ATP Finals: Andy Murray dreaming of a 'perfect' final against Novak Djokovic in shootout for world No 1 spot

Murray needs to match Djokovic's result in London to hold on to his place at the top of the world rankings but can guarantee his rank with victory in the ATP World Tour Finals

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The Independent Online

Andy Murray turned his attention to rest and recovery as he bids to stay on course for the "perfect" final against Novak Djokovic at the ATP World Tour Finals.

Murray and Kei Nishikori played the longest three-set match in the tournament's history on Wednesday - the Scot eventually prevailing 6-7 (9/11) 6-4 6-4 after three hours and 20 minutes.

The first set alone took 85 minutes, Nishikori winning it on his fifth set point, but Murray's well of fighting spirit never runs dry and he dug himself out of several holes on his way to a 21st consecutive victory.

It is the first time since the tournament moved to London's O2 Arena in 2009 that Murray has won his opening two matches, but his place in the semi-finals is not yet guaranteed after Stan Wawrinka defeated Marin Cilic 7-6 (7/3) 7-6 (7/3).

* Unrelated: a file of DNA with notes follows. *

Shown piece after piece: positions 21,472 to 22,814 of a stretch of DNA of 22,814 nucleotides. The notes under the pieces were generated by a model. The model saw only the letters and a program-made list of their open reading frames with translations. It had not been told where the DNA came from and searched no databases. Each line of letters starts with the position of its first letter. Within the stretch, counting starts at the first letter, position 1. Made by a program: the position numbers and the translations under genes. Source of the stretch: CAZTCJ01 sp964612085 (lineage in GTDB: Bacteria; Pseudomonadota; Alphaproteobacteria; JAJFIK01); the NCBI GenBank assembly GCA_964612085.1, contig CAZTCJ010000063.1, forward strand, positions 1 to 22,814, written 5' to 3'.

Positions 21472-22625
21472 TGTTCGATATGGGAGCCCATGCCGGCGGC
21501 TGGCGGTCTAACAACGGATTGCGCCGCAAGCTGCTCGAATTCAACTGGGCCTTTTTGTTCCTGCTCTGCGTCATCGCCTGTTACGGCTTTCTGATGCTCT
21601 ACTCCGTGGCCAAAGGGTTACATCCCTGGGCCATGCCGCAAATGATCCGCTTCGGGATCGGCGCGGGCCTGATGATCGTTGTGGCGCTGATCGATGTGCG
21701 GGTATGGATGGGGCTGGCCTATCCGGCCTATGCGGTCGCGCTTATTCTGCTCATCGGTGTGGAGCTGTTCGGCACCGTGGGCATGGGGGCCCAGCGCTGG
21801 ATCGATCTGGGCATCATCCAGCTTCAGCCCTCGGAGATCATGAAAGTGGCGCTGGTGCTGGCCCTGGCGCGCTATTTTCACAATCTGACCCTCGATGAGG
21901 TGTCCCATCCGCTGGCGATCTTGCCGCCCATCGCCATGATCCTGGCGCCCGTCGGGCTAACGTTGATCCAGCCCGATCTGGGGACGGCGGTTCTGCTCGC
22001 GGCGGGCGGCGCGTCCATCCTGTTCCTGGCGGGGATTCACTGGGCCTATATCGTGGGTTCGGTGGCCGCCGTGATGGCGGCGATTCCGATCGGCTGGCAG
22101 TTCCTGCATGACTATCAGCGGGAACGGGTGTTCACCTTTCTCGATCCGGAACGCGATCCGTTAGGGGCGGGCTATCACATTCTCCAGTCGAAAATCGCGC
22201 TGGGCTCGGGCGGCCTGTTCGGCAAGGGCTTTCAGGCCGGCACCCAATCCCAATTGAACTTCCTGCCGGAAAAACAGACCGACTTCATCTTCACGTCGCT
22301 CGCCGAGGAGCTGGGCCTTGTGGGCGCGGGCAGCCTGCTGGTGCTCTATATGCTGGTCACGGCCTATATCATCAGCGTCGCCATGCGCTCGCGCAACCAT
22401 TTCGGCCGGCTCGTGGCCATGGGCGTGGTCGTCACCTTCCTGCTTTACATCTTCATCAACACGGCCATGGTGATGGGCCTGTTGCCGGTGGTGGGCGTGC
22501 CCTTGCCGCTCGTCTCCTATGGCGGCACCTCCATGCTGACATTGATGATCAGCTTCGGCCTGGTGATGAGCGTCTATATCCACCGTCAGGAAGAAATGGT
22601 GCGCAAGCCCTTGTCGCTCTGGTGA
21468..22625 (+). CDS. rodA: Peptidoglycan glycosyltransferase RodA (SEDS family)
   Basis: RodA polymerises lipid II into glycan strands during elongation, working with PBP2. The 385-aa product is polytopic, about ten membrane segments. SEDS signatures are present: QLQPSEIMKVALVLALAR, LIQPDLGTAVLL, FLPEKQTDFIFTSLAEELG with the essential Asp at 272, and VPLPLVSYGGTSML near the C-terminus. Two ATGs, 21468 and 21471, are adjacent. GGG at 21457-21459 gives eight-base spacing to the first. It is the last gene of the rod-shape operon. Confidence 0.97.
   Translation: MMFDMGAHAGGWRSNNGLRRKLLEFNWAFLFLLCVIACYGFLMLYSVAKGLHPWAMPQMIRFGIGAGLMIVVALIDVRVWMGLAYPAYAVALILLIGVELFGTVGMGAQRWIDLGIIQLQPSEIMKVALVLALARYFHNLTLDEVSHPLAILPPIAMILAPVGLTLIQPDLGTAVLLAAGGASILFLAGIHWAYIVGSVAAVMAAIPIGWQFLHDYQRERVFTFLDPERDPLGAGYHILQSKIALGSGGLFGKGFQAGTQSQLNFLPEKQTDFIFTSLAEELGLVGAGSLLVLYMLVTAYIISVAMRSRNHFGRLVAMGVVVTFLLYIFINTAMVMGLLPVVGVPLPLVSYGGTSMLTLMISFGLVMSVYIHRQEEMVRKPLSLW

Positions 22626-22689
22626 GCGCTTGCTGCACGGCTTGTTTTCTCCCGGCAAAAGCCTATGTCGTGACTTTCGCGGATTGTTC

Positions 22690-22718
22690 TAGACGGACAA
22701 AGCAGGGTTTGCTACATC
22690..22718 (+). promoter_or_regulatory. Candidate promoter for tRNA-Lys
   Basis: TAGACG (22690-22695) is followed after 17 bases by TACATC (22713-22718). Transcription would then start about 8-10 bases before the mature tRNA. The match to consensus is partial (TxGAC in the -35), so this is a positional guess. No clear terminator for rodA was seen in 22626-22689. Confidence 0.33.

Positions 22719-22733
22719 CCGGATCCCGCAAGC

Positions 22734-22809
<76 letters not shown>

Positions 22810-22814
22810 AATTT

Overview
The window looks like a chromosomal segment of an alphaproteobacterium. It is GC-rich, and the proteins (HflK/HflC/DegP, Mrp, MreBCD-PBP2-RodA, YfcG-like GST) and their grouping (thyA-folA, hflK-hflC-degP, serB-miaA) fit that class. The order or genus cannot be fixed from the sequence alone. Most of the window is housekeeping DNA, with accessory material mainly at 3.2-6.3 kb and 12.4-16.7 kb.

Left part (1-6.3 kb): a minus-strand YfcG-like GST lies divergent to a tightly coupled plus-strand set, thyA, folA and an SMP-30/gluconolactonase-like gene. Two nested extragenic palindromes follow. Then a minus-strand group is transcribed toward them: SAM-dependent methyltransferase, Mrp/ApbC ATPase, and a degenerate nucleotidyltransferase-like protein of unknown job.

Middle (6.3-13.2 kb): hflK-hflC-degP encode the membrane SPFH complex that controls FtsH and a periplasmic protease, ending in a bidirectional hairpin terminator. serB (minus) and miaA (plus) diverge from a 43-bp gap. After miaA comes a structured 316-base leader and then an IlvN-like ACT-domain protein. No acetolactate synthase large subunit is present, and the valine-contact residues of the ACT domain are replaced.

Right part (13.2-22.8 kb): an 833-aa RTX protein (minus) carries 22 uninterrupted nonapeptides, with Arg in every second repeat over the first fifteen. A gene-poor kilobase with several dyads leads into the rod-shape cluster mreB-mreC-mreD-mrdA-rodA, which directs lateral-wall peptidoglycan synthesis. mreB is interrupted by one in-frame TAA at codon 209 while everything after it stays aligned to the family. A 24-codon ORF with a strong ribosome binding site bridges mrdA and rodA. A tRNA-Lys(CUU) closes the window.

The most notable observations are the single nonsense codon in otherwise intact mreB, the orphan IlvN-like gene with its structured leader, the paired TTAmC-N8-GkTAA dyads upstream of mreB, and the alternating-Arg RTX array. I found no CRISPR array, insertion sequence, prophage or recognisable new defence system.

Murray needs to take a set off Wawrinka on Friday to be sure, while Cilic is eliminated and can turn his attention to Croatia's Davis Cup final clash with Argentina next weekend.

Should Murray win the group, he would avoid Djokovic in the last four, setting up the mouth-watering prospect of a final on Sunday with the number one ranking on the line.


The 29-year-old said: "I think for the tournament and stuff, for everyone interested in tennis, that would probably be the perfect way to finish the year.

"For me and I'm sure for Novak, both of our goals would be to try to win the event. For him, whether that's by beating me, someone else, or, for me, if it's winning against Novak or another player, it doesn't change for us as players."

The Scot headed for the ice bath following the match, not holding his press conference until nearly three hours later.

Murray said: "I'm a bit tired, obviously. I was in the ice bath after the match. That helps make you feel a bit better.

"But 10, 12 hours afterwards the body starts to stiffen up. I'm sure I'll be a bit sore. But it's positive I get a day's rest."

The prospect of Murray and brother Jamie both finishing 2016 ranked at the top of the standings moved a step closer when Nicolas Mahut and Pierre-Hugues Herbert crashed out of the doubles tournament.

Djokovic has already booked his place in the semi-finals (Getty)

The French pair are currently ranked number one but reaching the final would definitely now be enough for Murray and Brazil's Bruno Soares, who have won both matches so far and play Marcelo Melo and Ivan Dodig on Thursday.

Meanwhile, Djokovic will take on alternate David Goffin in his final group match after Gael Monfils, who was already eliminated, pulled out with a rib injury.

The winner of the evening clash between Milos Raonic and Dominic Thiem will join Djokovic in the last four.